The tropes we were playing with had more to do with Haunted House and Slasher movies, where you throw those well-worn character types into the pressure cooker: the jock, the good girl, the bitch, the clown--then pick them off one by one. But where most movies that scratch a horror itch are deeply concerned with the details of their characters' murders, we were more concerned with who they were. That's why our movie concentrates on the characters for so long before the mayhem hits. We want you to hope they won't die. And, in a very real way, that's the most subversive thing about our movie. If all you're after is blood, you'll get it--buckets of it--but you'll have to earn it. If you're after a more nuanced experience, this is the movie for you. All the things you expect in a movie like this are there, but deepened, and imbued with meaning. The subtext of the film deals with issues of American cultural imperialism, narcissism, and voyeurism. Most films like this never get deeper than: "sex is bad!"
Shooting on location in Romania is a really ambitious move for a film of this size and added a lot to the naturalistic feel of the film. Did you know you were going to shoot in Romania from the very beginning or did you explore other options? How extensive was the Pre-Production?
We had the basic idea for the story worked out, and a working script before we started looking for locations. We knew that it would take place somewhere in Eastern Europe because that gave us the European Ozarks flavor we were looking for. There was no way we're going to do one of these films where we shoot in Vancouver and call it Czechoslovakia. It always looks and feels wrong. We needed the audience to feel the foreignness in every frame of this film; weird cars, cobblestone streets, unusual buildings. We approached several film production companies in the region for bids, and the ones with the best combination of experience, personality and price were the amazing people at Alien Film in Romania. We wrote the film to take place right next door in Moldova, so it worked out… but that said, the movie takes place in a fictionalized, fairy-tale, bolshevik version of Moldova. What They're Watching is by no means a travel guide.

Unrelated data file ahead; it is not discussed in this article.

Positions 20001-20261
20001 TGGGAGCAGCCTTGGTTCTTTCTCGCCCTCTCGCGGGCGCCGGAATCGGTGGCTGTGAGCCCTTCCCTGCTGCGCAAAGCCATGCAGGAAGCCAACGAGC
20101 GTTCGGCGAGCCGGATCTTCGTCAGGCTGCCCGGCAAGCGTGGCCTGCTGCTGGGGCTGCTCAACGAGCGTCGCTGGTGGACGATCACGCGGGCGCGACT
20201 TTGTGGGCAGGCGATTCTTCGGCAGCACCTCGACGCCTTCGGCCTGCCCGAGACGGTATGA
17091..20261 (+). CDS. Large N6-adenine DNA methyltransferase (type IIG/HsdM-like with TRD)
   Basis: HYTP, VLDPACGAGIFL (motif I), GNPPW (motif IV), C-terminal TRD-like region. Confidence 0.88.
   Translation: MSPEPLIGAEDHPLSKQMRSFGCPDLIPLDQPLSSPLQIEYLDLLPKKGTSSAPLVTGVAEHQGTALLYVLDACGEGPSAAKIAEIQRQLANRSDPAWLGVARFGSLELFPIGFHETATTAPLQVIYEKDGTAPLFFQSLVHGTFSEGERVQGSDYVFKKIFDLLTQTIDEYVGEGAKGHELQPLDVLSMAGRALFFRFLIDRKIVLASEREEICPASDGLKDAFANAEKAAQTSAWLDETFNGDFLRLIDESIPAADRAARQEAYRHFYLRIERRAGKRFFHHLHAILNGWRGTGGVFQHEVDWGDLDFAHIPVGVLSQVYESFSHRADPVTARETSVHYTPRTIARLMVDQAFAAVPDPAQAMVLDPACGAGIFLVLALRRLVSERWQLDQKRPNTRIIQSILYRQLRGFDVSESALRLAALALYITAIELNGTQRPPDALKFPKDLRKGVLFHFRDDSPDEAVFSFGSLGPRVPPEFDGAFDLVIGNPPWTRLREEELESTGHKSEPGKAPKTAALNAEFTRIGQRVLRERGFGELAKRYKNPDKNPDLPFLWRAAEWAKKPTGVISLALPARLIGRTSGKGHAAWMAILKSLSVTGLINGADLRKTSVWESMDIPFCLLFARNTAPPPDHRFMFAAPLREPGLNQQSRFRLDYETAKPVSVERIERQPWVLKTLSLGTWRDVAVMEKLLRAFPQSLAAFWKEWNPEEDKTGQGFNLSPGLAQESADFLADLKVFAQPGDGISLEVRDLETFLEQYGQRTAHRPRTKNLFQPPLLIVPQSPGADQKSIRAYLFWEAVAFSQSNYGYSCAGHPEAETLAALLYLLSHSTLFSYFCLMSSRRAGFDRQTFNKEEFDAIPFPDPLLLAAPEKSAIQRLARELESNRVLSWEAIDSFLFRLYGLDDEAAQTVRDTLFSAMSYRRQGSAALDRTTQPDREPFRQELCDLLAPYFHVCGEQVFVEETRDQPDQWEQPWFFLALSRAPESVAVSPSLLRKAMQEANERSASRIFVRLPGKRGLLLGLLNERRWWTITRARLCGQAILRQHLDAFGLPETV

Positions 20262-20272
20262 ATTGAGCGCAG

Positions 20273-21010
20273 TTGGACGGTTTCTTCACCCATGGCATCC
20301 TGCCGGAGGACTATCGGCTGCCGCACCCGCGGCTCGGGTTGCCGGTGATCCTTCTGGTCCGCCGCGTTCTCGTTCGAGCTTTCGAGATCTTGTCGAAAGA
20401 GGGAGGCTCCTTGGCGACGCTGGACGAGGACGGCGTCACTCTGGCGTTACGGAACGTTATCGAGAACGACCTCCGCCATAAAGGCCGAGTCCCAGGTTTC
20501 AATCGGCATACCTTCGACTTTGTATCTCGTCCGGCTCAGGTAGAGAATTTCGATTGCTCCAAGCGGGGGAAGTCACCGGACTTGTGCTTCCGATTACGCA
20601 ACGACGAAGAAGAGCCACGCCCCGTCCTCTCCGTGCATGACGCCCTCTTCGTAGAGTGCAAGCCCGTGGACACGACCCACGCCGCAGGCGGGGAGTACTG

We did as much pre-production as we could from home. Most of our makeup effects were done here in the states. Jay storyboarded the crap out of the last 12 minutes of the movie. We only had 2 weeks in Romania to scout locations, design sets, choose costumes, handle graphic design, interview and choose local actors, extras, and musicians, and refine the schedule and shooting script. Most of the actors arrived 2 days before shooting. We had time for 2 table-reads. It was insane, but it made everybody sharp.